Stanford staved off South Carolina in a wild Final Four semifinal finish Friday to win, 66-65, and advance to their first title game appearance in 11 years.
The sequence began with 32 seconds remaining, as Cardinal guard Haley Jones knocked down a midrange jump shot to give her team the lead. Gamecock forward Aliyah Boston stole the ball at the nine-second mark, and after Brea Beal’s layup attempt missed, Boston’s put-back at the buzzer was too strong and rimmed out.
Jones led Stanford to its fifth national championship game in program history with 24 points, while Lexie Hull had 18 points. Zia Cooke scored 25 points for South Carolina, Destanni Henderson 18, and Boston added 11 points and 16 rebounds.
The Gamecocks jumped out to a 15-6 lead to begin the matchup, but the Cardinal punched back in the second quarter to take a 31-26 lead into halftime. Both teams defended each other effectively underneath the basket, capping shooting percentages at 34.4 percent for Stanford and 27.6 percent for South Carolina. The teams combined for 11 blocks at the break.
Both teams went back and forth in the third period thanks to a shootout between Jones and Cooke, who each scored 11 points. Henderson put in six straight points in the fourth quarter to give the Gamecocks the lead, but the Jones bucket sealed the win.
The composure of the Cardinal – and especially Jones – in the game’s final minute kept the game from slipping out of their grasp.
“Haley had a great game. She is a poised and relaxed player,” coach Tara VanDerveer said. “She had a great game, made some really big plays for us. But I think that everyone recognized what we had to do. It was a real exciting ending obviously.”
“Haley was ready for whatever we needed her to do. She got the ball inbounds, then we just needed to hang on to it.”
Stanford spent more than two months on the road during this pandemic season, as COVID protocols in their home county didn’t allow them to practice at school. The extra time together made the team closer, and enabled them to grow on and off the court.
“I’m so blessed to be able to be here with this team. I love each and every player,” Jones said. “I have such a great connection with each of them and the coaching staff. I think this is such a special year, we’ve been through so much together. Now putting ourselves on this stage, it just means so much to us. We’re not going to take a second for granted.”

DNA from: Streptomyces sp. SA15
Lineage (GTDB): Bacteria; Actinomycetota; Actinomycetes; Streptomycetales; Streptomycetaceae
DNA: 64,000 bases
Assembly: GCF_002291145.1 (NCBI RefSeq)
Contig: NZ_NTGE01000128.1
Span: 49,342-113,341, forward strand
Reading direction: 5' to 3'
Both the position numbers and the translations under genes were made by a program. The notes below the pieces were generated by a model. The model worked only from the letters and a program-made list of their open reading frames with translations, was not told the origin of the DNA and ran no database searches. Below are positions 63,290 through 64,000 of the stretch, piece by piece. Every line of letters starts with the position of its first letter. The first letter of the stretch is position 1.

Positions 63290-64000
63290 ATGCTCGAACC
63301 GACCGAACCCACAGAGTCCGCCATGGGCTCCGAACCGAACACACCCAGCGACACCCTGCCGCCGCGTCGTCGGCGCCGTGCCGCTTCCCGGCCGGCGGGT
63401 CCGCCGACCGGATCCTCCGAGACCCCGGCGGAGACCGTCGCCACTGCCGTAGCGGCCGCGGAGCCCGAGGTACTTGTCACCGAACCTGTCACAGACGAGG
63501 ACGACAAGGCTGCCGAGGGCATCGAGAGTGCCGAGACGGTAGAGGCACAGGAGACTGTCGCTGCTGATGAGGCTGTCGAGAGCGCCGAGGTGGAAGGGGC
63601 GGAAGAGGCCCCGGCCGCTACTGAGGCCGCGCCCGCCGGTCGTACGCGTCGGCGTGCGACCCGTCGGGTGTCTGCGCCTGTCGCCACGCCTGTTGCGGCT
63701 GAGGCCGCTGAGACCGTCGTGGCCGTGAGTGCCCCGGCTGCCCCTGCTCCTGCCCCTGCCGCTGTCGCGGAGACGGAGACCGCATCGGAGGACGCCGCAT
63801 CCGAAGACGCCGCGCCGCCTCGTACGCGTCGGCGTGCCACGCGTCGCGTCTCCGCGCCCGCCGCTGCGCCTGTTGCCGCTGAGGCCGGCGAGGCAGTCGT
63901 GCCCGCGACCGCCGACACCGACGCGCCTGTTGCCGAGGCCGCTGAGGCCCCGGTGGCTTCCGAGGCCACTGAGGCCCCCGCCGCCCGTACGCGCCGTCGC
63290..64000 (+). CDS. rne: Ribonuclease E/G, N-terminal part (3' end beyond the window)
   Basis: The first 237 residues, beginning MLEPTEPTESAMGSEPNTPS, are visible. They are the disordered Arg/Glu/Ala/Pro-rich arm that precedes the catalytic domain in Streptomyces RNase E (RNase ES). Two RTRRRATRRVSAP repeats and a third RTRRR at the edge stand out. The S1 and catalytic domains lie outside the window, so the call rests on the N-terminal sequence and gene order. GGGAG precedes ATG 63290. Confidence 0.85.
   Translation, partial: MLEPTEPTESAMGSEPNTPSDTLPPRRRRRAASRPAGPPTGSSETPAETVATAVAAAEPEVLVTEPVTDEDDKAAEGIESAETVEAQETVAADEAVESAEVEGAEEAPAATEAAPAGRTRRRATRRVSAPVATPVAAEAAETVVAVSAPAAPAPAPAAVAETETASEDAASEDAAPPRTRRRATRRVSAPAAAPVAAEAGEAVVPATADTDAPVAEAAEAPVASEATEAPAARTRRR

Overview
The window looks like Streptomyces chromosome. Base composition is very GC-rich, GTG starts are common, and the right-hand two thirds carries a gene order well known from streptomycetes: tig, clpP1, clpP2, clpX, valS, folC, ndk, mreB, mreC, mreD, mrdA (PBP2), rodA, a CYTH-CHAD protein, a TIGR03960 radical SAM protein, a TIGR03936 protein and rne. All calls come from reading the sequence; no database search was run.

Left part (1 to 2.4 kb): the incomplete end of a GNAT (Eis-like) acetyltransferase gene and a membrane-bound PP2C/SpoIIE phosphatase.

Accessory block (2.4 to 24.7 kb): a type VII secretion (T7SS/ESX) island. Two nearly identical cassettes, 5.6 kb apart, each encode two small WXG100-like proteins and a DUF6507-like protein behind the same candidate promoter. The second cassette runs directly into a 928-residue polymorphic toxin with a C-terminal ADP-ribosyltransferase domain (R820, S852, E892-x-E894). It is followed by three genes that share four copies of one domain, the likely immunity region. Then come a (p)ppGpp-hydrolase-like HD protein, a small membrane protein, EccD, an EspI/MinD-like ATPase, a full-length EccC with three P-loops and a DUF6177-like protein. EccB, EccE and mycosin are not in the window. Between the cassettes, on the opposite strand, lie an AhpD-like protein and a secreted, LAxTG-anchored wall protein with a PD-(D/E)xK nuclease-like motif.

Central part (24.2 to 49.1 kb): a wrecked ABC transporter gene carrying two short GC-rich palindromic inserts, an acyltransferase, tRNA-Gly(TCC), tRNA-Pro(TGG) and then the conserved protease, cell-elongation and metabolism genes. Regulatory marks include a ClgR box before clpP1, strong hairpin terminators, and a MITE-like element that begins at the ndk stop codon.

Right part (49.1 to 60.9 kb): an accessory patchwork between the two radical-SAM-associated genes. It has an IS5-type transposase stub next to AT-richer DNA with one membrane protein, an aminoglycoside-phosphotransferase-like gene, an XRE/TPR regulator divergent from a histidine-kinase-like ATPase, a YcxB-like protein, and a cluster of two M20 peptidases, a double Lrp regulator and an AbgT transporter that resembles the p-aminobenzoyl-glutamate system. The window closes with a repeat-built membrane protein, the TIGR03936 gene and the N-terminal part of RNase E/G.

“Tomorrow at practice, film, we watch a lot of film, so we’re going to take everything because Tara always says this is the last time you’re going to be in this space with this group of people. We only have two days left of our season.”
VanDerveer last led the Cardinal to a title in 1992. Jones said she and her teammates would like to win it again Sunday.
“So many greats and legends in my opinion have come from Stanford. We see them in the walls of our locker room every day,” she said. “To be able to bring us back to this national championship stage is just an honor to be able to do that, for Tara, for the team, for the program. We still got one more game, so we’re excited to do what we can with that, hopefully come out with a dub….just kind of leave our mark, and the legacy.”
South Carolina, and especially Boston, was crushed by the loss. As her put-back failed and the final buzzer sounded, Boston dissolved into tears. Staley wasn’t surprised by her reaction.
“Aliyah is wired that way for a reason. She’s a perfectionist,” Staley said. “She is one that really studies the game and thinks about the game. She holds herself to a higher standard. That’s not part of her standard. So that’s why it hurt so much, because it’s something that she practices all the time.”
Staley planned to have a discussion with Boston later.
“(A win) wasn’t in the cards. We’ll talk to her and try to get her to move off of it,” Staley said. “She won’t because she’s just wired like that. I don’t think it will impact her if she’s in that situation. I don’t think she would change her shot if she thought, ‘Oh, I can miss this.’ She’s not that type of player that’s going to allow that shot to impact her next shot, her next move in the journey that she has in basketball.”
“But when she’s back in her room, she’s going to cry. I know it. She’s going to cry. She’s going to cry a whole lot. But when it’s time for us to pick back up and get back on the court in a couple of weeks, she’ll move on.”
If history is an indicator, the Cardinal may go on to win the Championship, as they did in 1992 after defeating Staley’s Virginia Cavaliers in the national semifinals. Staley recounted that with .8 seconds on the game clock, she was tasked with taking the ball as a defender with fresh legs came to guard her.
“I’m thinking, ‘Okay, well, I broke away from her,’ and just heaved up a shot,” Staley said. “I thought about it. I’m like, ‘I could have gotten her to foul me.’ She’s so fresh and gung-ho about denying me the basketball, I should have started my breakout and stopped. She would have just actually ran me over. I could have just kind of lied down and faked a foul and went to the free-throw line.”
“So that stays with me. That’s 29 years later. But from 29 years ago to now, I mean, there are so many great memories that replace that. It only comes up when I’m asked.”
The score of that game? Stanford 66, Virginia 65.
The Cardinal will play Arizona in the title game Sunday.